Demanding Democracy: The Case for a Scottish Media

“The Scottish media landscape is a dismal one right now and Christopher Silver has made a valuable contribution to the debate on how to rebuild it.”

Iain Macwhirter

“With a few notable exceptions, the Scottish mainstream media has not been able to rise to the challenge presented by the growing self-determination movement. When it isn’t hopelessly biased towards a status quo that will never thank it for its efforts, it is cowed, apologetic and sinking rapidly in its own irrelevance. It needs a radical overhaul. This book not only reiterates why this has to happen, but also shows us how it might come to pass.”

Irvine Welsh

“We need a strong, diverse and healthy media in Scotland, probably more than at any point in recent history. This is a thoughtful, thought-provoking and important book for everyone who cares about journalism, society and democracy.”

Maurice Smith, author of Paper Lions

“Christopher Silver is one of the most incisive and interesting analysts of modern Scottish politics.”

Adam Ramsay, Editor, Open Democracy UK

“A provocative, informed and thoughtful account of Scottish media within the context of the referendum on independence written from the ‘yes’ perspective. Whatever a reader’s position on the referendum itself, they will find this book makes a useful contribution to our understanding of Scottish media, including practical suggestions for reform aimed at building democratic debate and strengthening the public sphere in Scotland.”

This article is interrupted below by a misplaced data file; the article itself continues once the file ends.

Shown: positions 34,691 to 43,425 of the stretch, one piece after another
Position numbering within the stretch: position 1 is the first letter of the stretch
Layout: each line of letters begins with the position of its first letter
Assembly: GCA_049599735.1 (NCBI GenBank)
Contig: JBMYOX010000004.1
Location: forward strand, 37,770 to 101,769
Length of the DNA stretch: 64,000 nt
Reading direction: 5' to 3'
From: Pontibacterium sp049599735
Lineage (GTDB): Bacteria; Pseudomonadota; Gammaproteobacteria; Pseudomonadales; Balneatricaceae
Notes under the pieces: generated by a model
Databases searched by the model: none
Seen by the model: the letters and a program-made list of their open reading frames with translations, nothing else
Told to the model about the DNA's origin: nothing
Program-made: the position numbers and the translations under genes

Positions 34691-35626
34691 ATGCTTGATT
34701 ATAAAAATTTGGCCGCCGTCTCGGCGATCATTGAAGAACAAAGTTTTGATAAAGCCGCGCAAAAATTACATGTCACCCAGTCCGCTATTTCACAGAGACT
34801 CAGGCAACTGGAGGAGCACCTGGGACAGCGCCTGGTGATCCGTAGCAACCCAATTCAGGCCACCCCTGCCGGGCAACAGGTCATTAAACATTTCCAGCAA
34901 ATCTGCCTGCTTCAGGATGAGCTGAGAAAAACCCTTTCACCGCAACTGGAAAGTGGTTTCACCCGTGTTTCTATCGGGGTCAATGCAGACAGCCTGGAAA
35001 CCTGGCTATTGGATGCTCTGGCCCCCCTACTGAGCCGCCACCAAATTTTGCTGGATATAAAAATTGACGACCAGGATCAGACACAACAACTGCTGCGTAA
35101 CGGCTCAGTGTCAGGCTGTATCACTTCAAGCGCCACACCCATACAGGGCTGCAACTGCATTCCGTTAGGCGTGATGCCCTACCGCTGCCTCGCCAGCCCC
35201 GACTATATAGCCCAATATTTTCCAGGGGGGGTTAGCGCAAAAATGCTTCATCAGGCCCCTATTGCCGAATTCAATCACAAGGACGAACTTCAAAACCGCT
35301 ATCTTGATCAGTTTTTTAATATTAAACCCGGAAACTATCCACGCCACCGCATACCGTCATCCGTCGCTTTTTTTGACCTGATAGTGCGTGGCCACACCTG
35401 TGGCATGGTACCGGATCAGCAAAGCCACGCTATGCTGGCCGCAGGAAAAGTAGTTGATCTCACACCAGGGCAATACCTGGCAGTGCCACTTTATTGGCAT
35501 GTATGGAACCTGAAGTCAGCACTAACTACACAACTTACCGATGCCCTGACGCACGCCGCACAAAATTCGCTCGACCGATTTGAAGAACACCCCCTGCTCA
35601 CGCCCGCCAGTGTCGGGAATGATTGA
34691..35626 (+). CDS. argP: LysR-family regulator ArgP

Dr Emma L Briant, University of Sheffield

“A hugely thoughtful and informative book, moving beyond weary debates over “bias” to sketch the cultural and historical dimensions of a mounting crisis. The frank commentary of insiders lends weight to Silver’s measured account of the decline of the Scottish press, while he is well placed to query the viability — and the adequacy — of crowd-funded citizen media. A compelling read, and a valuable contribution to debate.”

Dr Scott Hames, University of Stirling

“Writer and activist Christopher Silver proposes that a new Scottish media is necessary to the greater demands for political control over national affairs, and in his excellent and timely book he exemplifies one of the key precepts of the Yes movement: ‘Be the change that you want to see.”

Dr Scott Lyall, Edinburgh Napier University

He draws on media theory, history and a fascinating selection of interviews with industry insiders to argue that the ‘sub-national’ status of the media in Scotland, combined with the growing influence of the market, has played a crucial role in both creating and constraining Scotland’s national potential. It’s a powerful argument, presented with didactic clarity.

Rory Scothorne